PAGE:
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February 21, 2003

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Camels serve as the best way to see the Thar desert. We will ride these smelly creatures for a few days and camp under the open sky.

First stop, Jain temple. You might have seen followers Jainism wearing surgical masks over their mouths (to keep from inhaling, and therefore, killing insects). The supreme ideal of the Jain religion is nonviolence. Jainism followers believe every living soul is in bondage of karmic atoms known as karma. These karma are continuously accumulated by a person's actions of body, mind and speech. Under the influence of karma, the soul seeks pleasure in materialistic things. This is the cause of self-centered violent thoughts, deeds, anger, hatred, greed, and such other vices that result in further accumulation of karma. One can get rid of karma and attain liberation by simultaneously following the path of right faith (samyak-darshan), right knowledge (samyak-jnan), and right conduct (samyak-charitra).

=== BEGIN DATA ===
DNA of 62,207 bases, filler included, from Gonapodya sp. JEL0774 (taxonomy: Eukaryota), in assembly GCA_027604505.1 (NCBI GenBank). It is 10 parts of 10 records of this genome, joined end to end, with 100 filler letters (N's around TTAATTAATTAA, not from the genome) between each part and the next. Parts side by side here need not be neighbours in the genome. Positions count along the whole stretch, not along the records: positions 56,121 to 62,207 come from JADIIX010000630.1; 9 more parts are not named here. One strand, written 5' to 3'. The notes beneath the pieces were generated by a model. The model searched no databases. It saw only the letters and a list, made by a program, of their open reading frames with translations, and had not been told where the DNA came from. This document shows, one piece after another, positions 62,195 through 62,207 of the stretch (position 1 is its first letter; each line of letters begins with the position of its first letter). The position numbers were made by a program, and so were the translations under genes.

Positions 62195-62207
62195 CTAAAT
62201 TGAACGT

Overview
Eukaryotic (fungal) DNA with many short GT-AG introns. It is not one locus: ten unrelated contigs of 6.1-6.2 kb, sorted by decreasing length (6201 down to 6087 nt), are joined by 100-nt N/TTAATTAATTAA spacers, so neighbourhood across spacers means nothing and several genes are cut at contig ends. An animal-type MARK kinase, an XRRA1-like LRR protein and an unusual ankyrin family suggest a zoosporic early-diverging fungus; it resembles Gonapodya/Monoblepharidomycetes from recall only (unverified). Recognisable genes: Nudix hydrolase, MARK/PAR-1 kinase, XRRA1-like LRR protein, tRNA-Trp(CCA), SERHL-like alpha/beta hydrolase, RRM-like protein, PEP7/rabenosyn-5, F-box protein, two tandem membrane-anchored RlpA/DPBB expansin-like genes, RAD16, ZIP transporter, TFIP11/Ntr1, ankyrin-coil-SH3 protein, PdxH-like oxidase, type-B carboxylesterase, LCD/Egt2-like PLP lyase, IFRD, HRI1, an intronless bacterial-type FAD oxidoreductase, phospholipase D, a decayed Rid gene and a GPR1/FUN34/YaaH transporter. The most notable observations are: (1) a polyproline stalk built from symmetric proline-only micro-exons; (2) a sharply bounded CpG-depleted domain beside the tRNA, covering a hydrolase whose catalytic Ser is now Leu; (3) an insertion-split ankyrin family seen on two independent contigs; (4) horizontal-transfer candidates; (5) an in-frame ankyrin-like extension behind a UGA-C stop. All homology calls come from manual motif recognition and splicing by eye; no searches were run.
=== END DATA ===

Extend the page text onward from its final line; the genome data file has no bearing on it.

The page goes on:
It may be a relaxing thought that under Jainism, if you don't get it right the first time, you'll be back in another life to try again. All we can tell you is that the Jains build elaborate temples that are worth an afternoon visit.

My camel, Butt-sniffer, has his own mind and likes to stay in the back of the caravan, a bad place to be after the camels have eaten lunch. The camels make loud noises from both ends yet their smell doesn't drive away flies.
I look like a camel school dropout. The man next to me is India's Marlboro Man. No joke. He really is something of a local celebrity and he's known as Mister Desert. He's appeared in national cigarette ads and posters. So why is he posing with tourists? He can't stay away from the camera.